Chemical Services at Young AgeQ: My 14 year old niece has been obsessed with coloring, bleaching and highlighting her hair with a wide range of colors. Already, at her young age, she has colored or highlighted 8 times in less than 2 years. Her hair is dry and ratty looking all the time. I am trying to get her to stop ruining her hair. Could you email me some advice to share with her? I would be pleased if you could help me.
A: Hair has always been a source of pride and vanity for many women. The condition of a person's hair is a mark of health and vitality. Making the most of the hair has been an obsession that has grown into a multi-billion dollar industry in our time. Processes have been developed that will allow you to have virtually any color and wave pattern of hair you desire.
However, the ease of access to change for the hair can lead to problems when proper care is not taken. Healthy hair looks smooth and shiny regardless of the wave pattern or color, and it is possible to create the look you desire for your hair without losing that healthy sheen. When the hair looks dry and feels rough, it means that the hair is damaged. Unless care is taken to protect it and soothe the damage, you will destroy the hair completely.
The process used to lighten the hair opens the cuticle of the hair and disperses the melanin in the hair shaft. This can also weaken the hair. The process of coloring the hair can also involve opening the cuticle and dispersing melanin, as well as depositing a new color to replace the color that was removed. Even processes that only deposit color open the cuticle, and can leave the hair susceptible to damage. Unless care is taken to keep the hair moisturized and healthy, these processes will lead to dry and brittle hair.
Given that hair grows 1/2 inch per month on average, a person whose hair is six inches long and has been damaged by color and styling will face a minimum of one year to replace the damaged hair with healthy new hair growth. There is nothing that can be done to speed up this growth. That is why it is so important to take care of what you have.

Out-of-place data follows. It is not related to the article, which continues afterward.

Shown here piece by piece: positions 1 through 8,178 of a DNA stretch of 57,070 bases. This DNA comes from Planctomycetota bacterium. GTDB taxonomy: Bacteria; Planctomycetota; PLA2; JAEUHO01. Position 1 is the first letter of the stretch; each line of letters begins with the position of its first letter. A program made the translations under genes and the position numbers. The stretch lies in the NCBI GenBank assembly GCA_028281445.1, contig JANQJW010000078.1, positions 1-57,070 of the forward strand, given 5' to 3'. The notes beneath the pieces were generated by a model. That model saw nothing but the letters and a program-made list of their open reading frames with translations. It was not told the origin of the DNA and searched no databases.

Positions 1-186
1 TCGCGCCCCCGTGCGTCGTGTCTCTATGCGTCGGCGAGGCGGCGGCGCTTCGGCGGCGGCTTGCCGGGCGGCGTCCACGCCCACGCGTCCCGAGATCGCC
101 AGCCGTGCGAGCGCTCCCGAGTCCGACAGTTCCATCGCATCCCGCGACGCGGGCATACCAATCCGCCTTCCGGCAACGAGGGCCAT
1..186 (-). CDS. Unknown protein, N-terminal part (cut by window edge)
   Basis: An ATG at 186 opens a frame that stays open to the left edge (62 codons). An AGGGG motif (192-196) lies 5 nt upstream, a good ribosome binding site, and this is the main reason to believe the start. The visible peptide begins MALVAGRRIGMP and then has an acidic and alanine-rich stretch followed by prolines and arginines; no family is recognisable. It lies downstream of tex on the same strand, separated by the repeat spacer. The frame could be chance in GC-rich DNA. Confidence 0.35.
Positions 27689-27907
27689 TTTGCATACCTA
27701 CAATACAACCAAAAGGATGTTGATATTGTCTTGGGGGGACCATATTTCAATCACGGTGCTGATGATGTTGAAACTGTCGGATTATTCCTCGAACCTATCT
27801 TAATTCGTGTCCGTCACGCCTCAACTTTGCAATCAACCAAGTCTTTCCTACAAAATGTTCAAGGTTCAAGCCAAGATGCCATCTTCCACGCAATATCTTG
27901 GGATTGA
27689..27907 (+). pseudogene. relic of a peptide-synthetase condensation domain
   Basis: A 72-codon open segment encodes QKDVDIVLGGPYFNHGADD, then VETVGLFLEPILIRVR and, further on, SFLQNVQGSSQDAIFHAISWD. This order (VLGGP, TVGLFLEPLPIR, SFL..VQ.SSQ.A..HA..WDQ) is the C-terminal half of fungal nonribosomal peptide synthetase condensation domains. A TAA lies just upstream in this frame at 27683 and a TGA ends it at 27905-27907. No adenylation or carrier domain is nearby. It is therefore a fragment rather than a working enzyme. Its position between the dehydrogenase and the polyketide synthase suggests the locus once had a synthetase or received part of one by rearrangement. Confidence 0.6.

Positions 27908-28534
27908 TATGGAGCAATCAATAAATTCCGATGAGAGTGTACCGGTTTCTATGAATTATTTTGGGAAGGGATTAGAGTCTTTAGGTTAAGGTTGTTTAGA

When the hair becomes damaged beyond a certain point, there is no way to do more than minimize the effects. At that point, virtually everything results in breakage, and the hair begins to look tattered, frayed, and fried. And as unfair as it may seem, even the loveliest woman with bad hair is considered unattractive.
I cannot begin to express how important it is to take care of your hair. If you fail to do so, you should be prepared to lose it. I offer you three suggestions to take care of your hair:
One: Condition, condition, condition. You need to condition your hair daily, even when you don't shampoo. Use a rinse-through conditioner, followed by a leave-in conditioner to protect the hair when styling. In addition, give your hair weekly deep-conditioning treatments until it begins to again be soft and smooth.
Two: Keep chemical services to a minimum. If you want to have variety in your color, use temporary or demi-permanent color to give you the change and variety you want. These will allow you to safely change the hair color as often as you desire. Using temporary and demi-permanent color will also allow your hair the chance to grow out the damaged portions without depriving you of variety in your hair.
Three: Remember that your hair is delicate. It may seem able to withstand a great deal of changes, but all of these changes have an impact on the hair in the long term. If you treat your hair like a precious resource, you will see it become the crowning glory you want it to be.
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